Salesforce.com and Microsoft this week unveiled new marketing software products for the expanding customer experience...
Microsoft moved first, announcing Wednesday that it had dipped its toes into automated marketing by acquiring the Evanston, Ill.-based software company MarketingPilot. Microsoft won't detail its plans for MarketingPilot until March, but IT industry analysts think the software giant could integrate the product with its Microsoft Dynamics CRM platform.
The other move came today, as Salesforce revealed a partnership with 20 social media analytics vendors. Salesforce is teaming up with the vendors to provide a wide variety of tools that can be used within its Marketing Cloud platform. Salesforce said the products will help businesses make sense of streaming social media data, recognize potential sales targets, and market accordingly.
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Salesforce presented Marketing Cloud for the first time last month at its annual Dreamforce conference, surprising few with the news that the platform essentially consisted of the spoils of several acquisitions, including Radian6 and Buddy Media. Today's announcement highlighted how Salesforce has fleshed out Marketing Cloud, as users can now buy some or all of the 20 analytical and marketing packages.
The offerings from the 20 vendors enable Marketing Cloud users to combine an array of social analytics and marketing tools. With the new "ecosystem," Salesforce said organizations will be able to listen to social conversations, identify sales leads, detect trends for any topic or keyword, uncover social influence, analyze content in 17 languages, and monitor several Chinese social media platforms.
"This will unlock the value of social conversations [and] provide an easy-to-use guide to measure influence," Gordon Evans, Marketing Cloud's senior director of product marketing, said in an interview Thursday.
Marketing Cloud will include the products of Bitext, Calais, Caterva, Clarabridge Link, EpiAnalytics, Kanjoya, Klout, Kred, LeadSift, Lexalytics, LinguaSys, Lymbix, Metavana, OpenAmplify, PeekAnalytics, Rapleaf, Solariat, Soshio, The SelfService Company and Trendspottr.
During a brief demonstration of Marketing Cloud tools, Evans showed how, for example, the analysis of a tweet could detect the mention of a company name, a sign of emotion with the word "loving," a hint of intent with the phrase "thinking of getting," as well as offer a clue for customer service to act with the words "when will the [product] be out?"
A basic edition of Marketing Cloud, which includes social listening, engagement, advertising and other features, starts at $5,000 per month and includes 1,000 credits, with each credit representing one analytical action on one social media posting. An additional block of 10,000 credits can be bought for $100 per month.
"The purpose of all this is for Salesforce to say, 'We can give social marketers better insight into what the social data says so they can take action, design campaigns and target sales,'" said Denis Pombriant, founder of Beagle Research Group LLC, an IT consulting firm in Stoughton, Mass. Pombriant was briefed on the Marketing Cloud news earlier in the week.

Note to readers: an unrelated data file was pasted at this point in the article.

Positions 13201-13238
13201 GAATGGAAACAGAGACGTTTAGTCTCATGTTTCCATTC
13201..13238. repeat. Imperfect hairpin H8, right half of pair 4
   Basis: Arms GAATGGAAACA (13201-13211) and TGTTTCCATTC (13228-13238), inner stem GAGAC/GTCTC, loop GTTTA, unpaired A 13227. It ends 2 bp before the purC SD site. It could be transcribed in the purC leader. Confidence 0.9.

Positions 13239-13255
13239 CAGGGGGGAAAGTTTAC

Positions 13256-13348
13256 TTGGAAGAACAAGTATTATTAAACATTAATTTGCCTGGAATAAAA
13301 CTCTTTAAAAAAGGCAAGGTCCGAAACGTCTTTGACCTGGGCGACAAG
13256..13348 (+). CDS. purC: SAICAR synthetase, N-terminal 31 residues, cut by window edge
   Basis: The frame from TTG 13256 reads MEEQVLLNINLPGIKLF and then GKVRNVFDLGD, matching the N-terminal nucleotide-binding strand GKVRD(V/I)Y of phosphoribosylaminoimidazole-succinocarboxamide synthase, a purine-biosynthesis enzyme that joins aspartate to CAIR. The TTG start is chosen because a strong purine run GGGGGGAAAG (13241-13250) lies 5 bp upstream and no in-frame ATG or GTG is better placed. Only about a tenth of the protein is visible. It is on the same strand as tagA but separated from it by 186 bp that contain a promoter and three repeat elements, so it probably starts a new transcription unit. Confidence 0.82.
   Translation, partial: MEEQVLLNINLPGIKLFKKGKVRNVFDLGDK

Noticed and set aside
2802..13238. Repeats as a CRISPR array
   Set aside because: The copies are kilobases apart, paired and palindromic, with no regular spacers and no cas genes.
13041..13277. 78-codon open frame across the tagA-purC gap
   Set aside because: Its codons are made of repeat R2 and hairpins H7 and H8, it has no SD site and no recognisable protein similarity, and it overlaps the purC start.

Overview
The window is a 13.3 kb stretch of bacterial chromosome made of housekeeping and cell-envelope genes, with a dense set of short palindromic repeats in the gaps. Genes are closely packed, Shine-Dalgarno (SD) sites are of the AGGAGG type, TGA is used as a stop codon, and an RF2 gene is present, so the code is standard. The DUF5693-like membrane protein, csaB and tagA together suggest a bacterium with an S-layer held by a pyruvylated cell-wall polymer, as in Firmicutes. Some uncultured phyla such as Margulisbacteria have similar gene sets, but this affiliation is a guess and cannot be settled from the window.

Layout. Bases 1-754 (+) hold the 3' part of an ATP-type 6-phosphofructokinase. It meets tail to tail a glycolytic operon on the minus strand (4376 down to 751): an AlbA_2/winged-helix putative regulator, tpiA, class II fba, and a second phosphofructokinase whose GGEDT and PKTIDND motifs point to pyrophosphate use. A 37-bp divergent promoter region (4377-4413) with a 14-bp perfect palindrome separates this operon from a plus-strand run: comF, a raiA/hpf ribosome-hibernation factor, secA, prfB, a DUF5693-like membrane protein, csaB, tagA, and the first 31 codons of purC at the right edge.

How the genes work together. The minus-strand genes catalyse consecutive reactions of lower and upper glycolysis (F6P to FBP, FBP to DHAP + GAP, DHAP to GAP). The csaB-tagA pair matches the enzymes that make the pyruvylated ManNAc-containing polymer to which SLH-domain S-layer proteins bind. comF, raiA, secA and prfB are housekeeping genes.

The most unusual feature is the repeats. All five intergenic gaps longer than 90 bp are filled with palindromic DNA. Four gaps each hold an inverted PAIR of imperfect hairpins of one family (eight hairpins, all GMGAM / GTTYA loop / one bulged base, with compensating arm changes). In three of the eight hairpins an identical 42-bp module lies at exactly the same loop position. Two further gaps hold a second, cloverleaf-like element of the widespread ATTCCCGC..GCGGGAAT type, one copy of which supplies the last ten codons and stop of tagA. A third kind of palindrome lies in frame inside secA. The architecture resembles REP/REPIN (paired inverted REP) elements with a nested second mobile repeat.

A business can do many things with social data, and it's not just about marketing, Pombriant said. Customer service and support departments can also benefit from social analytics, he said. The customer service department, for instance, might search social media looking for customer complaints.
By having different approaches to social data, Salesforce can serve not just more customers, but also more divisions of individual businesses, Pombriant said.
"There's been some criticism of Salesforce recently for not buying or developing more of a conventional marketing automation or campaign management facility," Pombriant said.
But the company has adopted a "Blue Ocean" strategy. According to Pombriant, the strategy means that rather than looking to crush all of its competition, Salesforce is looking to work with other vendors to create innovations.
The strategy "shows there is plenty of undiscovered opportunity, and as long as there is, [Salesforce] will continue to partner with established marketing automation vendors," he said.
Microsoft revealed less about its intentions than Salesforce did. But MarketingPilot appears to be a conventional marketing tool that could benefit small businesses, Pombriant said. He added that the software will likely give small businesses new ways to reach out to customers they may already know fairy well.
"It’s got integrated marketing management, advertising agency management, and is available on the cloud," he said. "It looks like a decent marketing tool for Microsoft. If you look at the market that Microsoft serves, which tends to be smaller companies, it makes sense. "
In a blog post about the purchase of MarketingPilot, Microsoft Dynamics CRM Vice President Bob Stutz wrote that the acquisition provides business intelligence capabilities that will accelerate Microsoft's ability to meet the needs of chief marketing officers. He wrote that the acquisition will also "enable marketers to successfully plan, execute, monitor and optimize customer interactions across digital, social and traditional channels, and measure [return on investment]."